Reporting on Corruption: A Resource Tool for Governments and Journalists
The United Nations Office on Drugs and Crime (UNODC) has developed a new Resource Tool for Governments and Journalists, entitled Reporting on Corruption. The official launch of the Tool took place during the 5th Session of the Conference of the States Parties to the United Nations Convention against Corruption (COSP5), held from 25 to 29 November 2013 in Panama City.
In its eight chapters the Tool covers a wide range of subjects, including the protection of the anonymity of sources, the right of access to information, and self-regulatory measures. It offers information and experiences provided by States parties, and also highlights various international standards, case-law and recommendations from international experts.
The preparation of the Tool included interviews with dozens of investigative journalists, editors, governmental experts, scholars, attorneys and law enforcement officers. Additionally, an Expert Group Meeting was held from 10 to 12 April 2013 in Vienna, which brought together more than 40 experts from over 20 countries across the globe to discuss and provide input to the topic.
The Tool is based on the UN Convention against Corruption (UNCAC) and focuses particularly on article 13, paragraph 1 (d) which calls States parties to respect, promote and protect the freedoom to seek, receive, publish and disseminate information concerning corruption. Mirroring the language of international human rights instruments, the article highlights that this freedom may be subject to certain restrictions, but only if these are provided for by law and necessary for respect of the rights or reputations of others, for the protection of national security, public order, public health or morals.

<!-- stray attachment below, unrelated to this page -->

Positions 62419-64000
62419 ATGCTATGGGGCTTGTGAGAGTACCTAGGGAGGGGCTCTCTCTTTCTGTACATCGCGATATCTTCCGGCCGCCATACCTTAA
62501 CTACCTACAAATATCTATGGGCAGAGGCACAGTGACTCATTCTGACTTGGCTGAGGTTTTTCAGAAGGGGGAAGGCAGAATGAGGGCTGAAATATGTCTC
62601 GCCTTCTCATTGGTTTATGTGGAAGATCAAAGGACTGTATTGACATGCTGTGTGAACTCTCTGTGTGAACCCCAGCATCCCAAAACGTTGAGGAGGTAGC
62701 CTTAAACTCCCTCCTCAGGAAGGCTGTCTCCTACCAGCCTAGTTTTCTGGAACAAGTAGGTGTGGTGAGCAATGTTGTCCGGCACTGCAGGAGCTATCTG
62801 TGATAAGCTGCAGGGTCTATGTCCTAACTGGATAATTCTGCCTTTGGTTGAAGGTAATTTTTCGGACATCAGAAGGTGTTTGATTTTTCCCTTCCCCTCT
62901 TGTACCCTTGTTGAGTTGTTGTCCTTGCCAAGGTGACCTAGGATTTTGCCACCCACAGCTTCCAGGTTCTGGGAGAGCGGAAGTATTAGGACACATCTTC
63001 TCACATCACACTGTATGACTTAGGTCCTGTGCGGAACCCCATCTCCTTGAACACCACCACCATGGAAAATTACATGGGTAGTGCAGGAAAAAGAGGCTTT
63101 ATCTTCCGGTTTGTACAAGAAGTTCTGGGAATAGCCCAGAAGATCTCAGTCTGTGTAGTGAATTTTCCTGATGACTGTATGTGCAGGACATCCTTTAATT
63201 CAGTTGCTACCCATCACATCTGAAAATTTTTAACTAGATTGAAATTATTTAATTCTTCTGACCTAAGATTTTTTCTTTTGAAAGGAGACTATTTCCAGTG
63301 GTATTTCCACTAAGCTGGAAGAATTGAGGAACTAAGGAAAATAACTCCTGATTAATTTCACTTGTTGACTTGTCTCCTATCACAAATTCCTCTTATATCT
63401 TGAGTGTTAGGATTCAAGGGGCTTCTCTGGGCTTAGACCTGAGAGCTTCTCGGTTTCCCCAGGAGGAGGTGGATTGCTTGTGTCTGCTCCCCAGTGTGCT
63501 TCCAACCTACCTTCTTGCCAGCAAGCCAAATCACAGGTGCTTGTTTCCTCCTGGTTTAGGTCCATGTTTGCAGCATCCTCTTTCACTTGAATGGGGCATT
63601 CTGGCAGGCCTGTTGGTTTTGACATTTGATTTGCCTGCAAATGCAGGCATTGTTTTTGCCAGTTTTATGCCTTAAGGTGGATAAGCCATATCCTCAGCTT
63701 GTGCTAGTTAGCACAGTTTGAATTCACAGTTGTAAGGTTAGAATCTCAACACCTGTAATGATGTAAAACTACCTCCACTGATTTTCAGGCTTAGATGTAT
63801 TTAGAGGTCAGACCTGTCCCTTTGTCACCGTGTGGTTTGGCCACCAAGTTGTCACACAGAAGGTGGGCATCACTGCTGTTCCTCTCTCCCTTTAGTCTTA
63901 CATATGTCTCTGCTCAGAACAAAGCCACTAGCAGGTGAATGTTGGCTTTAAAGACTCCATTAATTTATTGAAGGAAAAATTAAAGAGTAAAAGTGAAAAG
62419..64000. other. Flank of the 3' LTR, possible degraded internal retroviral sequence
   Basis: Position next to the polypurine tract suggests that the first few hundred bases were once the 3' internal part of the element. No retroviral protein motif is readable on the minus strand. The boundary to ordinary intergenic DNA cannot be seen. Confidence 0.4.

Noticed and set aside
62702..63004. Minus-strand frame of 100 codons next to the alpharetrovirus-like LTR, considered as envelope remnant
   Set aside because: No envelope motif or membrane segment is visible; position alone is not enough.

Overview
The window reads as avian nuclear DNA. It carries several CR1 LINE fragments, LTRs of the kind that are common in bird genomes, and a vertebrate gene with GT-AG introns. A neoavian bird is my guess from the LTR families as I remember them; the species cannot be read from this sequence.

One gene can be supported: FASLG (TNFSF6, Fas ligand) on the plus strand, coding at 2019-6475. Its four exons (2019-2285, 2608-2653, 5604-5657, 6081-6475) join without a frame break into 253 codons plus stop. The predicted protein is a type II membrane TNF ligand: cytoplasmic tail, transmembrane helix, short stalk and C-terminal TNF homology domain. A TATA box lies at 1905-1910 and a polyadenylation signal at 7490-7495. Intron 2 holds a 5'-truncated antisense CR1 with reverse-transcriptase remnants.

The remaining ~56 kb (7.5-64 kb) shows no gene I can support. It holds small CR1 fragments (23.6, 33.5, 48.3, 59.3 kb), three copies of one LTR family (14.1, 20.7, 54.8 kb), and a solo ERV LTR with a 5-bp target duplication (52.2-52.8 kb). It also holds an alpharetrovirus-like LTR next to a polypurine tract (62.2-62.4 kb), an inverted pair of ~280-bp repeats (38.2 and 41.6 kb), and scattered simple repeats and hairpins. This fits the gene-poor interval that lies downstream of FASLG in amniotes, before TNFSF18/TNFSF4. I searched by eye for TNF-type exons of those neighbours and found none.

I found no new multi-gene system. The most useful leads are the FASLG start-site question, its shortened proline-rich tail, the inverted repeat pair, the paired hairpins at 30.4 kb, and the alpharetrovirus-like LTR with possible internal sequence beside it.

Not only in article 13, but throughout its chapters, UNCAC encourages the dissemination of information and open discourse, with the understanding that anti-corruption efforts flourish best with the help of an informed citizenry.
Journalists play a key role in raising awareness of corruption at all levels of society and, in particular, showing how it affects the daily lives of ordinary citizens. Examples of growing transparency are seen in virtually every region of the world and investigative journalists increasingly use state business registries, stock exchange records and other public documents to expose corruption cases which deprive States of much-needed funds.
At the same time, trust in the media has been challenged in recent years, with journalists in many countries accused of blackmail, extortion, telephone hacking, bribery, and more. Such cases have had an impact on the public's perception of the quality and credibility of the media.
Investigations by journalists around the world are important not only for their findings, but for their ability to provoke broad public reaction through highlighting the problems. The Tool outlines major challenges to the promotion of professional, scrupulous, uncompromising and fair reporting on corruption and showecases that a vigorous implementation of UNCAC can greatly contribute towards a legal framework that allows journalists to fulfill their role.
The Tool is available here.